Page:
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Re: Perth: Four Wheels Safe. Two Wheels Dangerous.

Postby Tequestra » Mon Jun 11, 2018 12:53 pm

Thank you all for your considerate replies to news story I was worried maybe a little beyond our topical range. I just dropped in to post another ABC story about a cyclist killed by a garbage truck in Moorooduc, Victoria, but Mainar already posted the link to the story in The Age. The ABC story had a photo which seemed peculiar to me, so I have added the link there, even though the image has failed to render. No worries. You can still fidn the photo through the link to the story.

Jmuzz wrote:Motorcycle statistics do tend to lean heavily towards single vehicle though.


I am interested in these statistics because they never fail to bring to my mind the old adage that dead men tell no tales. No doubt there are cases of motorcyclists overestimating the traction around corners on wet roads etc., but I can't help but wondering how many of these 'single vehicle' statistics result from a clip on the handlebars from someone's side-mirror; someone who just kept on driving after the contact equals single-vehicle statistic.

Motorcycles are probably less prone to these kinds of catastrophes in Australia where the traditional fashion is that the motorbikes are usually the ones passing the cars. In other countries where cars drive faster than motorbikes in general, then there is probably more probability of a single-vehicle motorcycle fatality being the result of a knock from a car hard enough to upset the gyroscopics.

It is good news to hear about the resumption of the cycling trend for primary school students in some parts of Australia. It reminds me of the way it was forty years ago when riding a bike to school was quite the norm for my fellow students and I. There must be some good levels of trust in such a community, not so common in a big city it seems.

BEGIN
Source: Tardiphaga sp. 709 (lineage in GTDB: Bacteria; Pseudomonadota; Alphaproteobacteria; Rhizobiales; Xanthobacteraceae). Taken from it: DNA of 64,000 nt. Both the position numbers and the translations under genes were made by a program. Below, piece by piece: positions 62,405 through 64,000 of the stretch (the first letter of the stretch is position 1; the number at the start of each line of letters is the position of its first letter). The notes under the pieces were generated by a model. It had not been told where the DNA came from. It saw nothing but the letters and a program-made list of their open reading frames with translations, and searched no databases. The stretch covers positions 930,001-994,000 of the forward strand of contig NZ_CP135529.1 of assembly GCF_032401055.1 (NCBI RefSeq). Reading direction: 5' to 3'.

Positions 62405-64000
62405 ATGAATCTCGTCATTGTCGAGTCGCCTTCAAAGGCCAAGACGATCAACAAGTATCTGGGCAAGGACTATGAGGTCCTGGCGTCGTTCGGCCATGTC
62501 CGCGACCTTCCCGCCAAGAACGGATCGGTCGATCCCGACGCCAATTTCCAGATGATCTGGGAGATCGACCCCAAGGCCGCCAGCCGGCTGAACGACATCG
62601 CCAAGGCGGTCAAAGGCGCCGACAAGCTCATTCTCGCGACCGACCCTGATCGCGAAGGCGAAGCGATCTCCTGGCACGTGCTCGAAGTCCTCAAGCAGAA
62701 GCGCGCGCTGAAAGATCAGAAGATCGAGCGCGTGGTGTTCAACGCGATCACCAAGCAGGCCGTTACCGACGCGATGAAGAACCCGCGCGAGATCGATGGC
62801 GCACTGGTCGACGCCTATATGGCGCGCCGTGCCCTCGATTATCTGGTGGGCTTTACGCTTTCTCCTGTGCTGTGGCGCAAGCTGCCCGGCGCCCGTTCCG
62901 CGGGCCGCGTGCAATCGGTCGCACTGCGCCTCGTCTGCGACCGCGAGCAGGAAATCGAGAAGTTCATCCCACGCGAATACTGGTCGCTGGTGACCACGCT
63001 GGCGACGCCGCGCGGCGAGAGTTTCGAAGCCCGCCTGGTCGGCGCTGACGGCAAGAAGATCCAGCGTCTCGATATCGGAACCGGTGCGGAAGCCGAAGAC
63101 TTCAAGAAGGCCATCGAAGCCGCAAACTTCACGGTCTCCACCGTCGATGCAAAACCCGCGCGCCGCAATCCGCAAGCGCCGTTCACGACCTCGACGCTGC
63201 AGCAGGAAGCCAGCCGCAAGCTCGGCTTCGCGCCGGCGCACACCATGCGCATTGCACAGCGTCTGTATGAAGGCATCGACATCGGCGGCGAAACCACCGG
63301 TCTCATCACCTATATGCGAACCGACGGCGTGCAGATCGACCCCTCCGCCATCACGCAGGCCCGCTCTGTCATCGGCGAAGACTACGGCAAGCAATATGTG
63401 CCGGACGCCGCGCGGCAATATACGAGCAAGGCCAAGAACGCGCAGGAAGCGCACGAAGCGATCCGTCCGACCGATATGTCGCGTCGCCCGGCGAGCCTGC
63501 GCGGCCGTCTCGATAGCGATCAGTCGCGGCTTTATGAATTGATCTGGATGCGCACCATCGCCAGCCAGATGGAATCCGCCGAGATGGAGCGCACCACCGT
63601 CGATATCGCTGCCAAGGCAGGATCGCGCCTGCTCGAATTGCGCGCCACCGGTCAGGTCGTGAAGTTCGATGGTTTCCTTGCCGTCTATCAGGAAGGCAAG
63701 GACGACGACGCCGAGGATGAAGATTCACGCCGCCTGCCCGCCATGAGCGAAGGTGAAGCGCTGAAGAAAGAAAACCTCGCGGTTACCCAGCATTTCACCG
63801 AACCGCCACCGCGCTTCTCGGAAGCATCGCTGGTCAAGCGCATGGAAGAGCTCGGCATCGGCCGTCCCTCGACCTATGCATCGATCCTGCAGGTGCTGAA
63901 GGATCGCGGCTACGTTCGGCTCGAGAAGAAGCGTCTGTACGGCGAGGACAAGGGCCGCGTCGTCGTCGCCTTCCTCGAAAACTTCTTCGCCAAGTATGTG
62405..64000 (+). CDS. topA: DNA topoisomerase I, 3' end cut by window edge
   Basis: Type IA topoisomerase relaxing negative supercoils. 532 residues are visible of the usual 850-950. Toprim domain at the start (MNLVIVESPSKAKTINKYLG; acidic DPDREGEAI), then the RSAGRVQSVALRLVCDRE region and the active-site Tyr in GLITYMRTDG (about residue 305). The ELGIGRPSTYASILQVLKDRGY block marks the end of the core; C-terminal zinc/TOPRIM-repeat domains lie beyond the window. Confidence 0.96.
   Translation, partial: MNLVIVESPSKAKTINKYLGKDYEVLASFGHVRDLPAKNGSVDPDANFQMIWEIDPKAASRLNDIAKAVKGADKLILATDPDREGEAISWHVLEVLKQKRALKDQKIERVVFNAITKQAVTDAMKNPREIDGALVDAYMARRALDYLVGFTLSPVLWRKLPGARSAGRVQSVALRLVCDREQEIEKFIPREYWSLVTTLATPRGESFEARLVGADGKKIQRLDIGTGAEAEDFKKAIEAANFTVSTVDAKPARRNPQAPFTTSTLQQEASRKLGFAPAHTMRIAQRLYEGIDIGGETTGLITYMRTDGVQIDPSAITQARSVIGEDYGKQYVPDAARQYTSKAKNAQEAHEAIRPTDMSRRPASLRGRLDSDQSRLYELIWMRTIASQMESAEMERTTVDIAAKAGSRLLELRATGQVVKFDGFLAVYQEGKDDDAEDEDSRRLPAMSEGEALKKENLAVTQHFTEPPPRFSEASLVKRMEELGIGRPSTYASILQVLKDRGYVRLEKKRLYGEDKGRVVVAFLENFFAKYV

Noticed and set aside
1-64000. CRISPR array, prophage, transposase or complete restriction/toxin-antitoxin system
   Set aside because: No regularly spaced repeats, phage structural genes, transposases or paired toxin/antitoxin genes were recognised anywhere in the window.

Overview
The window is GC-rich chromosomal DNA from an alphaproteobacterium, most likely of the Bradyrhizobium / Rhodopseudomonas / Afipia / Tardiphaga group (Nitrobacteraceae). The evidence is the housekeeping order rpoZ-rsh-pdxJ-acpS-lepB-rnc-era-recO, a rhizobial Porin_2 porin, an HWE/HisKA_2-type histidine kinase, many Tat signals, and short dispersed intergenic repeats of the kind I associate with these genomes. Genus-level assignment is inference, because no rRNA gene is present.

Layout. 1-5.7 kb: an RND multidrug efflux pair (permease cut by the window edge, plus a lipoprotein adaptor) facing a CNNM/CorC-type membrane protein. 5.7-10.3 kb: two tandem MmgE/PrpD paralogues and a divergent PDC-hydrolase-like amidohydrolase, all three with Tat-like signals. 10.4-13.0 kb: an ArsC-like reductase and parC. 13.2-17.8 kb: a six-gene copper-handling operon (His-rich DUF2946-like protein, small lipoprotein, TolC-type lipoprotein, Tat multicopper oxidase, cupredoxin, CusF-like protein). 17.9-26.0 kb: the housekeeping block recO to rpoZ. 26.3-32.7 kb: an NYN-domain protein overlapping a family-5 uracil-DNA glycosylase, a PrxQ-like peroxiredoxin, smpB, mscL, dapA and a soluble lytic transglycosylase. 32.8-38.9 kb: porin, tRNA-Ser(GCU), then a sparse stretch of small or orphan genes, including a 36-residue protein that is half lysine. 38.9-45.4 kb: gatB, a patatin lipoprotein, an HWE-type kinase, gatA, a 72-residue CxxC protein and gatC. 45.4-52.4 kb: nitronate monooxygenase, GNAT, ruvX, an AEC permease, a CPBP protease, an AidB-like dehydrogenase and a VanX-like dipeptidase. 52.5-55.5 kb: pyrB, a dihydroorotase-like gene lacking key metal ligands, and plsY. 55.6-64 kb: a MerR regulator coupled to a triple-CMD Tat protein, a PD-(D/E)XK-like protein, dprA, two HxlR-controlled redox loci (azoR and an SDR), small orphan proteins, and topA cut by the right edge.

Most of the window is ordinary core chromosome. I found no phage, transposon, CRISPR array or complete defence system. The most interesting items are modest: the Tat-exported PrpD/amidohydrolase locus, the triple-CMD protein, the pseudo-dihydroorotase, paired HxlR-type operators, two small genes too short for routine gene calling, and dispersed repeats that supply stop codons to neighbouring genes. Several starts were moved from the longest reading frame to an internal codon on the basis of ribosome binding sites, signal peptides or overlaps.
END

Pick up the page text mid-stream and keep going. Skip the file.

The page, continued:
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Re: Perth: Four Wheels Safe. Two Wheels Dangerous.

Postby Jmuzz » Tue Jun 12, 2018 10:24 am

Tequestra wrote:I am interested in these statistics because they never fail to bring to my mind the old adage that dead men tell no tales. No doubt there are cases of motorcyclists overestimating the traction around corners on wet roads etc., but I can't help but wondering how many of these 'single vehicle' statistics result from a clip on the handlebars from someone's side-mirror; someone who just kept on driving after the contact equals single-vehicle statistic.


I've had a lot to do with motorbike riding and groups and live in weekend motorbike territory.
It's mostly the bikes themselves, or their own mates.

A motorbike goes down so easy on things which wouldn't even unsettle a car, or just result in a bit of skid.
A bike gets some slip on front wheel and it's gone. Most riders don't cope with rear wheel stepping out under power, chop the throttle and it will buck you off. Deciding to slow down mid corner makes bike stand up and run wide.
Often riding faster than you would drive a car.
Then add lack of crash protection.

City is more likely to be clipped by a car, but that's not where the majority of serious accidents happen.